Monday, 12 October 2009

Book Review: "A Guide to Elegance" by Genevieve Antoine Dariaux

This may sound like a frivolous book to be reviewing for a blog supposedly about personal finance, but actually I found the advice it contained extremely useful and practical, assuming that the topics of clothes and style are of interest to you in the first place. As I have mentioned before, I find clothes-buying an area where I am naturally inclined to spend money.

This book, whose full title is "A Guide to Elegance for every woman who wants to be well and properly dressed on all occasions" was originally published in 1964, though was updated and re-published in 2003. Though some of the advice, written as an A to Z of clothing-related themes, harks back to a more genteel era, with the suggestion of different outfits for morning and afternoon, cocktail parties and weekends away, sounding in many cases more like 1934 than 1964, much of it remains entirely applicable.

Mme Dariaux considers that Frenchwomen tend to have far fewer clothes than their American counterparts, partly because they are less exposed to advertising, but that the garments they do own tend to be of far better quality. She notes, and this was one of my favourite points in the book, that a woman's aim should be to own a single perfect outfit for every possible occasion, and that there is no stigma attached to wearing the same dress on many occasions.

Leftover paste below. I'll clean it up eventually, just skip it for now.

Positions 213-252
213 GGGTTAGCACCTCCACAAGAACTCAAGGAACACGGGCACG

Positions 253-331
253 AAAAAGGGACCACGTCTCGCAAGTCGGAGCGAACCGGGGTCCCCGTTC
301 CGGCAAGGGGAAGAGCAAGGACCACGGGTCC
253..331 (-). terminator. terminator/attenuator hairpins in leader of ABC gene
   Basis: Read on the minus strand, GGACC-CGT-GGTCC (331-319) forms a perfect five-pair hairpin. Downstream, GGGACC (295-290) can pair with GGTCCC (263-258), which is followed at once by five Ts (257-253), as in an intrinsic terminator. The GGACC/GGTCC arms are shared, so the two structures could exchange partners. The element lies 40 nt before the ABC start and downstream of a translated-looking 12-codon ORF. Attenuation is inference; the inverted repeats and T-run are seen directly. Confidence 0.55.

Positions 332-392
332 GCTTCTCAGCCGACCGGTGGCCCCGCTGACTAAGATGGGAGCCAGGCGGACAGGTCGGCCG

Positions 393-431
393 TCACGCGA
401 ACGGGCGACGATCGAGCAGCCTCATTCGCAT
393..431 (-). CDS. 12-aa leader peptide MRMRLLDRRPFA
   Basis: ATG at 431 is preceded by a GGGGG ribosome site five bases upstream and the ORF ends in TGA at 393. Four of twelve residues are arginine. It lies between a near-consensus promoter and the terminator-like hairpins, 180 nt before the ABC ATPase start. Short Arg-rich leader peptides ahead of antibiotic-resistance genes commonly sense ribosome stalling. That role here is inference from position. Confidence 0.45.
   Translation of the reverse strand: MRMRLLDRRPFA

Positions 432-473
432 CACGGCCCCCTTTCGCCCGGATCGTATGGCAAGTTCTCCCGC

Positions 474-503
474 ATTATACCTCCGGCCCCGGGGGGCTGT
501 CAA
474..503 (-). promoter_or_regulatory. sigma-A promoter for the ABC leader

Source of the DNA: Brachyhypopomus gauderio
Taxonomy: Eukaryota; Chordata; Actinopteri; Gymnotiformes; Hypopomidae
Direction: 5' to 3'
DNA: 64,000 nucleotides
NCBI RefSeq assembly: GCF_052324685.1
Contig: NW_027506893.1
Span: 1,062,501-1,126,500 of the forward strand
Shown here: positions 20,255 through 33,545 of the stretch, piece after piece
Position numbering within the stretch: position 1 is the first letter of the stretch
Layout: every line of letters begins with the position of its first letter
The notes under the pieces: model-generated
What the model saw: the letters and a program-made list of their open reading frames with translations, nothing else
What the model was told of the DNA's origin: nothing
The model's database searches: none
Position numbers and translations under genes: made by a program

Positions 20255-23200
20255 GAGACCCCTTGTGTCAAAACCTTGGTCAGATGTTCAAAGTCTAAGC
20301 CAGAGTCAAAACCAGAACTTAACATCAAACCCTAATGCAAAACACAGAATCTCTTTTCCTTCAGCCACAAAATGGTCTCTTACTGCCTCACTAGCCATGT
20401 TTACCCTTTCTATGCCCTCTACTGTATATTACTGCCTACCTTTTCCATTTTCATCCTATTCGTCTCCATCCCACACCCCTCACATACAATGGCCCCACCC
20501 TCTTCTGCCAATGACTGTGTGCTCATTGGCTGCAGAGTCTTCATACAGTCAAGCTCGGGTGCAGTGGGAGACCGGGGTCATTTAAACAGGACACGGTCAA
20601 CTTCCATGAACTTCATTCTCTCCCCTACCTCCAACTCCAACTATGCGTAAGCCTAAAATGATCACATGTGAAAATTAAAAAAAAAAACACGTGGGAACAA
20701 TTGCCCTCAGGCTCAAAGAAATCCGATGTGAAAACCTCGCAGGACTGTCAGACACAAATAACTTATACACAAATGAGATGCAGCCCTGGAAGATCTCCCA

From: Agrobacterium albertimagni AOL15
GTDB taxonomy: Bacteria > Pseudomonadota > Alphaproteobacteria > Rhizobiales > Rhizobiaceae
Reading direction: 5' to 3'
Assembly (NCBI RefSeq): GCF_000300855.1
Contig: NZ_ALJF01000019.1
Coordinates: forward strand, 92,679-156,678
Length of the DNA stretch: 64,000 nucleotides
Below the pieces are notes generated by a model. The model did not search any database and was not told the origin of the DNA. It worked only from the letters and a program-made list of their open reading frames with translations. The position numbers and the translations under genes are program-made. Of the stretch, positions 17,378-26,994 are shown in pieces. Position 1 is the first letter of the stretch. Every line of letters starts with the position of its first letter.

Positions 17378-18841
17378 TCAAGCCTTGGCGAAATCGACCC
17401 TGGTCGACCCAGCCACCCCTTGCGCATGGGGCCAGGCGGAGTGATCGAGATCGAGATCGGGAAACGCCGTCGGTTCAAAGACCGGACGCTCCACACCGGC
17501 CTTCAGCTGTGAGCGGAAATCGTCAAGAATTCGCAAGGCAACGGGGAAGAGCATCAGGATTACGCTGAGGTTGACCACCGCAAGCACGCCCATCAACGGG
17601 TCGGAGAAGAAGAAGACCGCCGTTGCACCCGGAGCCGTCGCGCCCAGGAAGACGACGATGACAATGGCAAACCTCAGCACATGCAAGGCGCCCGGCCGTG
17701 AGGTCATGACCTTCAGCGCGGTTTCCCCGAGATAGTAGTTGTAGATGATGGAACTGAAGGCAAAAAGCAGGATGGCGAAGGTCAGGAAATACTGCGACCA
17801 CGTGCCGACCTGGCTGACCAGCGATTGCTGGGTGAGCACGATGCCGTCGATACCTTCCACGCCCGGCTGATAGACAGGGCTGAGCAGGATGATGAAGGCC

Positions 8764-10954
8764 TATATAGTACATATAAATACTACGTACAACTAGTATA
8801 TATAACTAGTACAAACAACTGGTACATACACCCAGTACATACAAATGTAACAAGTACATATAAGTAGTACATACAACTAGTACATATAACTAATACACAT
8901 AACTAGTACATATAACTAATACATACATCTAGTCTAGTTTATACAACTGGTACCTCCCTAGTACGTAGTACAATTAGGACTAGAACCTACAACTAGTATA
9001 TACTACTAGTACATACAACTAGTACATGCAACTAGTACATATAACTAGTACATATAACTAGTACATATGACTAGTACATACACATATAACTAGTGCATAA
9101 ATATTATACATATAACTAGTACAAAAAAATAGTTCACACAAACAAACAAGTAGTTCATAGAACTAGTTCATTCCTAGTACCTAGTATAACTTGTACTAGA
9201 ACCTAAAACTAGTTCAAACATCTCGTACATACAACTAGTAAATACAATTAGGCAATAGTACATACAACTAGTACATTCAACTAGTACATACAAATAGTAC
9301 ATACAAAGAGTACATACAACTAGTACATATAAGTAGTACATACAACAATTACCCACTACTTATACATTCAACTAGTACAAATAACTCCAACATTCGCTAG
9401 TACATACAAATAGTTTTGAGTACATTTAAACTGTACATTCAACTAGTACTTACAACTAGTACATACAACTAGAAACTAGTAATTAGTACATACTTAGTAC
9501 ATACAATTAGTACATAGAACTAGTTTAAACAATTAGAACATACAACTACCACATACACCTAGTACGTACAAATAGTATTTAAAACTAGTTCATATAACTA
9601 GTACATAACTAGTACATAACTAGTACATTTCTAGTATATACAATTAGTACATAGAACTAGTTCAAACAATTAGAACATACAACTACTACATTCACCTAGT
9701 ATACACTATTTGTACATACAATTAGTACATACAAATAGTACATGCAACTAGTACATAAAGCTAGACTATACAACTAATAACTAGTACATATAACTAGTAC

Other advice is to invest fairly heavily in a good quality, and ideally colourful, winter coat, possibly bought with a skirt in a matching colour, as this should last for several years, and to take the opportunity of a prosperous phase in life to acquire some good jewellery, handbags, a gold compact, a nice umbrella - rather than to buy fashionable dresses which will not stand the test of time.

Under the heading of "budget", is the surprisingly short list of items that the author considers essential to a woman's wardrobe; this is expanded upon in the "Ideal Wardrobe" section.

Her advice on bargains is that whether an item is really a bargain has little to do with its initial cost, and everything to do with how much use and pleasure you derive from it over time. The author also wisely counsels against buying anything, particularly in a sale, because it is bound to be "useful"; you should love it.

In summary, I thought this was an excellent, and very encouraging book. It left me feeling that if I could manage to take a long-term view, plan, and save up for clothes that I really wanted, I would end up better dressed, without having spent too much, and with less clutter in my wardrobe.

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